Tuesday, March 29, 2011

It's so quiet...

Here in the UK, we are on break until May. Yes, in the middle of the school year, British students get an entire month of to study for finals. And then they get a month and a half to take their finals. And they complain that they just don't have enough time to study. I try to put things in perspective for them when I can, telling them about the fact that at Tulane, our study break is two days over the weekend, and we then have 8 days in which to take 4-6 finals. They usually come back with "but our exams are 3 hours", to which I reply "ours are 4 hours" and smile. At that point, they have no response and, hopefully, realize how generous (if a little absurd) their study time is.

So, because we're on break, most of the UK kids have gone home, which means that my dorm is suddenly very, very empty. It's kind of weird how quiet it is. I actually like it, since there's no one running up and down the halls screaming at 3 in the morning, but it's a little strange to be able to walk through an entire dorm and not see another person. Breakfast and dinner are really quiet and empty now, too, and will get even more so once the affiliates start traveling. Basically, the point of this post is that it is just really, really quiet around here. Not going to lie, it's a little creepy.

In other news, only 10 days left until I go to Paris to see my mom and grandma! We'll also be celebrating Mothers Day while I'm there. In the UK, Mothers Day is on April 3, but in the US it's on May 5. So, since I won't see my mom for either one, we're moving it! Mother's Day will now be taking place on April 8. I am so excited for this trip to Paris, and especially to see Versailles! It's my favorite place in Paris, and one of my favorite places in the world.

That's all for now. I need to get back to studying. Love and miss you all!

Tuesday, March 22, 2011

I miss Jerome!!

The best brother in the ENTIRE WORLD came to visit me last week and I miss him already :( We had a great week and got to see Edinburgh, which is an amazing city and I highly recommend it to anyone who's planning on going to Europe.

Day 1 of Jerome's visit (which was technically day 2, but he got in so late on Saturday that I'm not counting it as a day).
We went to go see The Tower of London, which is one of my favorite places in London. It's got such a huge, colorful history, and the tour guides are always really passionate about the subject, and really funny. Our guide had such a dry, British sense of humor. It was seriously amazing. We also got to see the crown jewels, which are stunningly beautiful (sorry for the lack of photos, but cameras aren't allowed into the building). I do have a picture, though, of Jerome and I front of the Tower!

That night, we went for pizza at my favorite pizza place in London, which is conveniently located a few blocks from my dorm :) It's really awesome, so Mom and Grandma, if you're reading this, just letting you know that at some point, we need to eat at Italiano Coffee Company, or ICCOs, for short.

Day 2:
On Monday, I had class in the morning, so Jerome got to sleep in a bit. We then packed and headed out to Gatwick Airport to fly to Edinburgh. It was a short flight, and, as promised, it was really easy to find our way out to the hostel. I have been fortunate enough to have yet to stay in a bad hostel. The one in Copenhagen was very cute and quaint, the one in Prague was large and, as I was the only person in a 6-person room and the architecture was very ornate, it felt pretty glamorous. This hostel was really artsy and colorful. It was definitely designed for young backpackers. Here's a photo of my favorite mural and one of the stairwells.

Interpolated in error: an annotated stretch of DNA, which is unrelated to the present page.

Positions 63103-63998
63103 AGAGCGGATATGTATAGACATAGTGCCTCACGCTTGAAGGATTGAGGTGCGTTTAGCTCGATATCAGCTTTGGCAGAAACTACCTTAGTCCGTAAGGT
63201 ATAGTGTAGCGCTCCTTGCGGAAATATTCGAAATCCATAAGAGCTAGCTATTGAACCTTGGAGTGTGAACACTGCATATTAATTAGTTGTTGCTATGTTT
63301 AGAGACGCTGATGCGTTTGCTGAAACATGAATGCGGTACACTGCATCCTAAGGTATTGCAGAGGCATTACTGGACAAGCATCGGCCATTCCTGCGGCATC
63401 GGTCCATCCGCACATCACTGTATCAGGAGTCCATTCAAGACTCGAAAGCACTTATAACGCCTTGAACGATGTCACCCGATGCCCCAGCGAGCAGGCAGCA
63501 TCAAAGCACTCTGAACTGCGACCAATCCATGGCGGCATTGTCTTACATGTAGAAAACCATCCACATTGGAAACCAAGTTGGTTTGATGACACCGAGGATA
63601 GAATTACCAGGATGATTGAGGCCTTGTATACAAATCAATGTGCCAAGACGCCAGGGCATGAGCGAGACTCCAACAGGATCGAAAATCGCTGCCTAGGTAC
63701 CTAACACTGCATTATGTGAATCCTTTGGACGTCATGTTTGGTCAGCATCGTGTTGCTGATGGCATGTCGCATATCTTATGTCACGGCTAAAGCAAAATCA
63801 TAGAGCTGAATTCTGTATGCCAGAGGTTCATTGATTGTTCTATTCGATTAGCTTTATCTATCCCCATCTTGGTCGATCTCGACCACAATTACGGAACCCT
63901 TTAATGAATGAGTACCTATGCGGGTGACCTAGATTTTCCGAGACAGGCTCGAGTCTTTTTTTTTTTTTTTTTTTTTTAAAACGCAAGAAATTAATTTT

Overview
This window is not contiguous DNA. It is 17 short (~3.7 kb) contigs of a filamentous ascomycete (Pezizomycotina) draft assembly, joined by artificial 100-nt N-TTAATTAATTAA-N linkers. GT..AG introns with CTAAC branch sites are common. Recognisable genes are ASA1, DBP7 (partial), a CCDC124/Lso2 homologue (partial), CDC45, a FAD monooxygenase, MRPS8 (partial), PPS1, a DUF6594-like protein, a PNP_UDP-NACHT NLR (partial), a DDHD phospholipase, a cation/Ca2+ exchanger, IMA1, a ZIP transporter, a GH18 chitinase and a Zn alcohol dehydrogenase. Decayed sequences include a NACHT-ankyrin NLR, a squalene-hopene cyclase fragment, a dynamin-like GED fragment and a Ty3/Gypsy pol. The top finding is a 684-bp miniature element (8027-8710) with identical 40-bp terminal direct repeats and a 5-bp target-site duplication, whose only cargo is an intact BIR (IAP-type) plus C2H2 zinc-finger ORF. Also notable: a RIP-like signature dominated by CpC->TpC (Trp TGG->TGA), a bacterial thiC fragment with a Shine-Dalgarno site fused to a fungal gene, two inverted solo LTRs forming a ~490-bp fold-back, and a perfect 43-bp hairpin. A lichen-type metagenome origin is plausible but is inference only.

That night, we got drinks in the bar in the hostel. Yes, our hostel had a bar. It also had a small cinema, kitchen, board games, and an oversized chess set.

Day 3:
The morning of Day 3, we went to Edinburgh castle. We got there a little early, so we spent some time looking around a kilt store which had an exhibit on how kilts are made. After that, we made our way to the castle and looked all over it. It was a rainy day, so it wasn't as gorgeous as it could have been, but it was still really neat to see. There was a definite military focus, and we looked around a prisoner of war exhibit, but they also had the crown jewels of Scotland on exhibit, which of course I was all over. A few photos, of course :)

We spent a couple of hours there, and then made our way down to Grassmarket, where we got lunch at a pub. Jerome ordered haggis which he loved. I tried it too, although I couldn't order it myself since I gave up meat for lent, and it was actually pretty good! We also visited an illusion museum, which was really fun and crazy. Every floor blew my mind. Seriously, if you are going to Edinburgh, make sure to go to the Camera Obscura! That night, we went on a ghost tour. I've been on a lot of ghost tours, and I can honestly say this was among the best. They took us down into the vaults, which was pretty terrifying, but in a really good way. Mercat Tours come highly recommended (from me, anyway) :)

Day 3:
Sadly, this was our last day in Edinburgh. We started it with a free tour around the city. I love doing these tours. I took the one in Prague, now I've done the one in Edinburgh, and I will definitely be going on the tour in Berlin. Our guide walked us around, told us some stories and pointed out some really neat things, like the heart of Midlothian that has been put into the sidewalk in Old Town.

We then got lunch and headed back out to London. We got in pretty late, and went straight to bed so that I could get up early the next day and get to classes.

Day 4:
I had classes all day, so Jerome was on his own for the majority of the day. I drew him a map in the guide book and sent him to Westminster. I can't really speak for him, but he seemed to have a great time, and said he found somewhere pretty good for lunch. We met up at 4, once my classes were all over. Jerome got a chance to rest after his hours and hours of walking, and then we went to Chinatown for dinner. We spent the rest of the night just hanging out in my room, and packing Jerome up a bit so we had less to do the next morning.

The next morning, Jerome left London :( I didn't really do much that day, besides mailing in my application to the 4+1 Masters program in the Tulane English Department. Sunday, though, was my spa day. I got a massage and facial. I also got access to the steam room and sauna, which was wonderful. I really needed the heat. It made me a little bit less homesick. I also got a deal in the restaurant, and had one of the most delicious meals I've had in a long time. The first course was a salad with a red pepper dressing, candied walnuts, and cubes of deep-fried brie. The second course was fettucine and homemade pesto sauce. Soooooo good!